OLIVER: That's good information for him to know. That will be on Fox in the D.C. area later this week. And keep an eye out for more of them because that cowboy has got a bunch up his sleeve.

GROSS: (Laughter) That's really hilarious. And the fact that he actually bought time for this satirical commercial on "Fox & Friends" is such a kind of remarkable comic invention.

BIANCULLI: It's a macro. It's like Pat Paulsen running for president in 1968, and all these things happening where you go out of the TV arena. And it's this giant sort of major thing because you know he has to see those.

GROSS: One of the things John Oliver did the first - in his first season - early in his first season was a big thing on net neutrality. David, can you talk about what he did - how that affected the issue of net neutrality in the Obama administration?


GROSS: And what's happening...

BIANCULLI: Oh, sure. He...

GROSS: Yeah.

BIANCULLI: Yeah. He brought that to life and sort of mobilized to preserve the idea of net neutrality and get people to writing to the FCC and writing to their representatives. And I'm a TV critic, and I learned about net neutrality. I mean, I learned more about it through this comedy program. That's how well researched his pieces are. And now we're at a point where it's been reversed. It's being challenged. It will be one of the biggest news stories, I suspect, in terms of television in 2018.

GROSS: David, last year at this time, you talked about how the Trump candidacy - how his campaign had certain similarities to his reality show "The Apprentice." So now that President Trump has been in the White House for nearly a year, are there ways in which you think he's turned the White House into a reality show?

BIANCULLI: Oh, there's one way absolutely. And that - "The Apprentice" was built as an ongoing storyline that was supposed to get you more and more involved each week. And it is not an accident, it is not a coincidence the way President Trump is always saying things like, I'll let you know this in a few days or we're coming up with something next week or always filling if he perceives a vacuum in the news - Saturday tweets, things like that. He's always out there to try and dominate the news cycle. It has increased the news cycle, you know, exponentially. To me - and I'm pretty sure everybody's like that - it's exhausting.

GROSS: You've always had a lot of TVs in your home and...

BIANCULLI: (Laughter).

GROSS: ...Have a history of watching several channels at once. Since it's not even exclusively about channels anymore - it's about, you know, streaming sites - you have to give up on the idea of keeping up. I mean, it's just - you can't be watching everything that's out there at the same time because...

BIANCULLI: I have given up. And it's - I feel like I just did as much as I could, and Sisyphus finally let the rock just roll all over him. You know, I don't even have my 12-TV wall anymore. I just watch one at a time as much as I can. But you're right. There is - between the entertainment and the news, there is just too much. You know, I'm covering everything that I can. But it's amazing the quantity that's out there.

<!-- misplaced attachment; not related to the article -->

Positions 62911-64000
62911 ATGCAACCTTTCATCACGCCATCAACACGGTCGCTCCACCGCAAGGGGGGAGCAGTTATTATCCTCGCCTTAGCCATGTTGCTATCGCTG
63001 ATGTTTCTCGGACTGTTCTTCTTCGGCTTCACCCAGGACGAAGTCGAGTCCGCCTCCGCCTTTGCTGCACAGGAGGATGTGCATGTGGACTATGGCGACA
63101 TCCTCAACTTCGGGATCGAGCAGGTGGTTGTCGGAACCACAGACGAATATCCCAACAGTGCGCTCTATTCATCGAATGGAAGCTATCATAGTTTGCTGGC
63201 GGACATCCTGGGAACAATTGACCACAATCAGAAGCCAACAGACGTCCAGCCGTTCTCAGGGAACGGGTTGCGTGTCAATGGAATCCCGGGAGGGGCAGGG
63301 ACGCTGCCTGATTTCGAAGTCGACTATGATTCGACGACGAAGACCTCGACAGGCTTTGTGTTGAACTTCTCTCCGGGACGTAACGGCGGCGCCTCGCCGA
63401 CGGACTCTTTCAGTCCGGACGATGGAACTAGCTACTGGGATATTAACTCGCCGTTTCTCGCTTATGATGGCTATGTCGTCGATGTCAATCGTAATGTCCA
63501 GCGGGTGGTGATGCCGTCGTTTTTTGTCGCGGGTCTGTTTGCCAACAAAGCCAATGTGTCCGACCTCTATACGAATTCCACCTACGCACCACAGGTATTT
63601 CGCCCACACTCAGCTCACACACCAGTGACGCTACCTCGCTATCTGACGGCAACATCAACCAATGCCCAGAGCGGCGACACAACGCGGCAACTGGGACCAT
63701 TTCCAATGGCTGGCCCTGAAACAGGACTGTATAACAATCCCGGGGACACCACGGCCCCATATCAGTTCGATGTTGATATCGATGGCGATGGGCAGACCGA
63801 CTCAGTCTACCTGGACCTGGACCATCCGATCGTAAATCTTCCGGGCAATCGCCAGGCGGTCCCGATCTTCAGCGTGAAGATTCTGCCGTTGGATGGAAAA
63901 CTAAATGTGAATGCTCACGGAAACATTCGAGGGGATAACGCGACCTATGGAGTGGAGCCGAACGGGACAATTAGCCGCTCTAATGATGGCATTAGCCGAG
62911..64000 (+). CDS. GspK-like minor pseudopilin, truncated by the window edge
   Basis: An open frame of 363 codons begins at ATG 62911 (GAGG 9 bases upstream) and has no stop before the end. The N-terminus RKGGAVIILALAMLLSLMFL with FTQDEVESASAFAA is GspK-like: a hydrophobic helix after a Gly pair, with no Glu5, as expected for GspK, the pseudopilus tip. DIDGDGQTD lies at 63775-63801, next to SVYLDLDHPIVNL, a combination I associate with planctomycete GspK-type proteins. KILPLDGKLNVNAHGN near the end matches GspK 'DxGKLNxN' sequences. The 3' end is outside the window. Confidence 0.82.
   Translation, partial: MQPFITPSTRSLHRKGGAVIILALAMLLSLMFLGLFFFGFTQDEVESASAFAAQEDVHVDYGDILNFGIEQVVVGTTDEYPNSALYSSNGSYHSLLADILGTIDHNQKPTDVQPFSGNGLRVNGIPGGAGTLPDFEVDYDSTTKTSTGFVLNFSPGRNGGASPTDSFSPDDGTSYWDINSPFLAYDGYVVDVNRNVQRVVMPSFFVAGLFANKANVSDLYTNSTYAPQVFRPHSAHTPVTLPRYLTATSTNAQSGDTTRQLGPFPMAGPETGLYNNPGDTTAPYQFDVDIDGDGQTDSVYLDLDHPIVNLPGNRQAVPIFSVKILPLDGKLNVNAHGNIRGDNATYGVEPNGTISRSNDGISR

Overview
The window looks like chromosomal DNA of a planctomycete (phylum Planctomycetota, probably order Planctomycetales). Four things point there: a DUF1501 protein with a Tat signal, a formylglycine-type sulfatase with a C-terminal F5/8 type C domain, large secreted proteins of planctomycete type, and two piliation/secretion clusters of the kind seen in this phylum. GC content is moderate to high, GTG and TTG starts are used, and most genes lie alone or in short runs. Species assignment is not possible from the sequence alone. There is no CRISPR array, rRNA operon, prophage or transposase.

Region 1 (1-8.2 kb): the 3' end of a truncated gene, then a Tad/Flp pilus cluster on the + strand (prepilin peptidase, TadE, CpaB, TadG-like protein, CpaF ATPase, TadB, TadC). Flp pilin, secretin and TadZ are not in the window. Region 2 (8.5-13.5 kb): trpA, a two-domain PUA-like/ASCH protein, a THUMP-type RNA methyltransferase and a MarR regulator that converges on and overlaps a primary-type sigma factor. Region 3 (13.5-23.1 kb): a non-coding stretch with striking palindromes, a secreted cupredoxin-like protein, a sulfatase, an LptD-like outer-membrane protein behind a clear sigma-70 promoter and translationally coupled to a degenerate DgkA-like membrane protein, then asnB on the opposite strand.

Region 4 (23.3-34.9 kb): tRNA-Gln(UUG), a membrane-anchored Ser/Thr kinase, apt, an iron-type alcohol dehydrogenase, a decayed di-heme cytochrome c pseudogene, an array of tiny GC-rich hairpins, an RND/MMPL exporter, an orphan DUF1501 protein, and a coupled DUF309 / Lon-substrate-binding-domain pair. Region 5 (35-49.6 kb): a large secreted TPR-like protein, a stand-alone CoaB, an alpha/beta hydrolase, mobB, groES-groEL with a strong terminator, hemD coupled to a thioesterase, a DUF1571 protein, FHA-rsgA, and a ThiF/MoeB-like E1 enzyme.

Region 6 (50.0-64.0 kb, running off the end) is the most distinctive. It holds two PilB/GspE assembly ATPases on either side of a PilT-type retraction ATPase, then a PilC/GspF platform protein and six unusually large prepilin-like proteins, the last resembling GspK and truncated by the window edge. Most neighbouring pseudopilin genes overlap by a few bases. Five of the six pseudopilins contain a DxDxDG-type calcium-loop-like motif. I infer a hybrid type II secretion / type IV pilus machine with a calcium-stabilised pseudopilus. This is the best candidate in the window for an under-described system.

GROSS: Yeah. Well, David, I wish you a wonderful 2018.

BIANCULLI: Oh, thanks. I really love these end-of-year talks. TV is getting harder. But you always make this easy, so thanks.

GROSS: Thank you. And thank you for being our TV critic and for giving me some new shows that I haven't watched to catch up on.

BIANCULLI: Yeah, in all your spare time.

GROSS: In all my spare time, yeah.


GROSS: OK, thank you again.


GROSS: David Bianculli is FRESH AIR's TV critic and author of "The Platinum Age Of Television." He teaches TV and film history at Rowan University. If you'd like to catch up on FRESH AIR interviews you missed - like our recent interview with Scott Frank, who created the Netflix series "Godless," which is on David's 10 best list or our interview with Spike Lee who has a new 10-part Netflix adaptation of his film "She's Gotta Have It," check out our podcast. You'll find lots of our interviews.


JUNIOR BROWN: (Singing) You drink one, drink two, drink three Long Island iced teas. But your buddy's worse off, and he throws his car keys. Blue lights are blinking 4 o'clock in the morning. State trooper makes you wish that you'd never been born. Better call Saul. Better call Saul. You want to tell the world you're in love with a girl named Fran. So you find an overpass, and you say it with a spray paint can. Blue lights start a blinking. Those handcuffs click. You know who to call and you better call quick. Saul, Saul, you better call Saul. He'll fight for your you rights when your back's to the wall. Stick it to the man. Justice for all. You better call Saul.

GROSS: FRESH AIR'S executive producer is Danny Miller. Our interviews and reviews are produced and edited by Amy Salit, Phyllis Myers, Roberta Shorrock, Sam Briger, Lauren Krenzel, Heidi Saman, Therese Madden, Mooj Zadie, Thea Chaloner and Seth Kelley. John Sheehan directed today's show. I'm Terry Gross.


BROWN: (Singing) Shopping at the Walmart, short just a couple of beans. There's a George Foreman grill down the back of your blue jeans. They caught you at the checkout. The blue lights blink. Only one got a call 'cause the others all stink. Better call Saul. Transcript provided by NPR, Copyright NPR.

David Bianculli is a guest host and TV critic on NPR's Fresh Air with Terry Gross. A contributor to the show since its inception, he has been a TV critic since 1975.